Hi I’m George from Fox Airsoft and today I wanted to talk about airsoft safety etiquette. You might see me reffing at FAF on the weekends so some of these points I will be making today are the types of things we want to instill in players at our field, but this will also apply to players anywhere.
First of all, safety is the most important thing that you should keep in mind. Airsoft to an outsider can be an intimidating thing because our sport features very realistic equipment and the consequences of being unsafe can be life changing.
This is not intended to be a safety briefing video but some of the key points will be that everyone is responsible for each others safety and not just the people working at the field. You should also be proactive in this aspect because referees (refs) cannot be everywhere and even if a field has 100 refs, incidents can occur if players do not take this seriously. Though airsoft guns are not deadly by nature, they shoot projectiles and can harm people if used incorrectly or inappropriately, therefore you should treat them with the same firearm safety rules that you would apply to real guns.
As we tell players, the staging area of the airsoft field is where a lot of things can go wrong because people get complacent. Apply firearm safety in airsoft by observing the following:
- Treat all guns as if they were loaded - keep that in mind because the moment you disrespect this rule is when bad things happen. This includes horseplay in the staging area.
- Keep your finger off the trigger - be mindful of where your trigger finger is when you are holding an airsoft gun whether or not you are in play. With the exception of a mechanical failure that could cause your gun to fire, it is usually the player who is accidentally shooting because their finger was on the trigger.
- Don’t cover your muzzle over anything you’re not willing to shoot - obviously in-game you are pointing at your intended target, but outside of the game when you are walking about staging, keep the muzzle pointed in a safe direction. When you flag other people, these are potentially who will get harmed if you accidentally fire.
- Be aware of your target’s foreground and background - while this is more of an in-game situation, be mindful of who you are shooting and what is around them. You don’t want to send BBs in the direction of someone who might not be in play or when there is an emergency situation so just maintain a level of situational awareness just in case. This is also why “blind fire” is banned in many fields.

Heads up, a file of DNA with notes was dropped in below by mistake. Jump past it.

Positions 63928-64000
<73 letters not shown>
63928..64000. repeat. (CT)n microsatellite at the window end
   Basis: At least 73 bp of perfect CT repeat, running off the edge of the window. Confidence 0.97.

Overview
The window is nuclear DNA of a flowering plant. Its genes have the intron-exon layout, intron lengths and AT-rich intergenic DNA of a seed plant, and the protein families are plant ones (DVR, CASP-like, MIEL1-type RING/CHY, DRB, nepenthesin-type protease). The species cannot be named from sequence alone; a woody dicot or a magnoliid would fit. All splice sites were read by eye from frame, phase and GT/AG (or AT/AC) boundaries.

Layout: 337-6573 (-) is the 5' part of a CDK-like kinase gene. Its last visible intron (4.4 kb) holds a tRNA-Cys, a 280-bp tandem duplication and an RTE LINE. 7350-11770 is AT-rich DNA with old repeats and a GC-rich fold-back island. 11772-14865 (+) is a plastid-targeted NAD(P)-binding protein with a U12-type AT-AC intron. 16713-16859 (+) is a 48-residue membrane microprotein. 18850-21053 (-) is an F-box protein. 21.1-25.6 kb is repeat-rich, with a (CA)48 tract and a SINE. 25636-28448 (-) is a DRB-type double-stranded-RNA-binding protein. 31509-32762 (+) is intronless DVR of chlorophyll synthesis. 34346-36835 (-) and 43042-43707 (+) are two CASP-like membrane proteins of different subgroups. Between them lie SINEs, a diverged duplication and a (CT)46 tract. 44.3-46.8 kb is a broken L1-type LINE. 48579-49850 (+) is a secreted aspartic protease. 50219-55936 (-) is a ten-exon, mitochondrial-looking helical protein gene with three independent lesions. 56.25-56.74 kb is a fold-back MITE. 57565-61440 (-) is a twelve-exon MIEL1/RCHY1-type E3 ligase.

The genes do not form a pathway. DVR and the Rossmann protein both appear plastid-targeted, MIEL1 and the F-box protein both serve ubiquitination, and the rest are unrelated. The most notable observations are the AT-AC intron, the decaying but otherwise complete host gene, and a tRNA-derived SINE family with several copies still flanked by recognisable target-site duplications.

Keep that finger off the trigger! With the exception of a mechanical failure, the gun won't fire on its own unless you make it!
Be mindful of where you point that thing! Do not point it at someone (except in game of course). That means don't do it in the staging area either!
With the basic firearms safety out of the way, let’s talk about etiquette.
Airsoft is an honor sport. We don’t rely on marking to indicate who is hit, and so we must rely on people's honesty for the game to work. Although there are a bunch of sensational Youtube videos about cheaters, it is actually not as commonly occurring as portrayed. And if someone does have a desire to cheat, that person won’t last for very long in the sport because they will be on the radar of all the local fields and possibly blacklisted.
When playing, be aware that your attitude can contribute or hurt to the overall experience that other players are having, including your own. Kindness rubs off so people who put out good vibes will generally have a better experience. Obsessing over cheating or how good or bad their teammates play will not improve anything. Remember to not take yourself too seriously because you should be out there having fun, and that’s what other people came out and paid money for too.
One thing we notice at just about any field is that new players might get upset about is overshooting. What is overshooting? It is firing an excess amount of rounds into a player when they’re already out. While this is a legitimately bad thing to do, some people might have trouble distinguishing that from getting hit the normal way. You see when you get hit by a BB, since most people are rapidly firing their guns, usually there will be a few more hits to follow. To put it in another perspective, just like when you see an enemy player exposing themselves, you’re not shooting just one shot but you will be shooting a few. This is where most misunderstandings occur so keep a level head, keep cool, and carry on. Even still, getting hit is just a part of airsoft.
Airsoft can be a positive sport in many ways. For people it's a chance to suit up and do something that they’d normally do in video games. For others, it is a social thing where you can play with buddies and have a good time. For training or gun enthusiasts, this is a fun way to put some stuff you know into use. Whatever the case, airsoft is a growing sport and a privilege. If we don’t conduct ourselves in a positive manner in our local airsoft communities, we won’t have a place to play and the sport of airsoft can’t grow or even continue to exist especially if negative incidents wind up on the news. So next time you’re out there, carry yourself like an ambassador of the sport.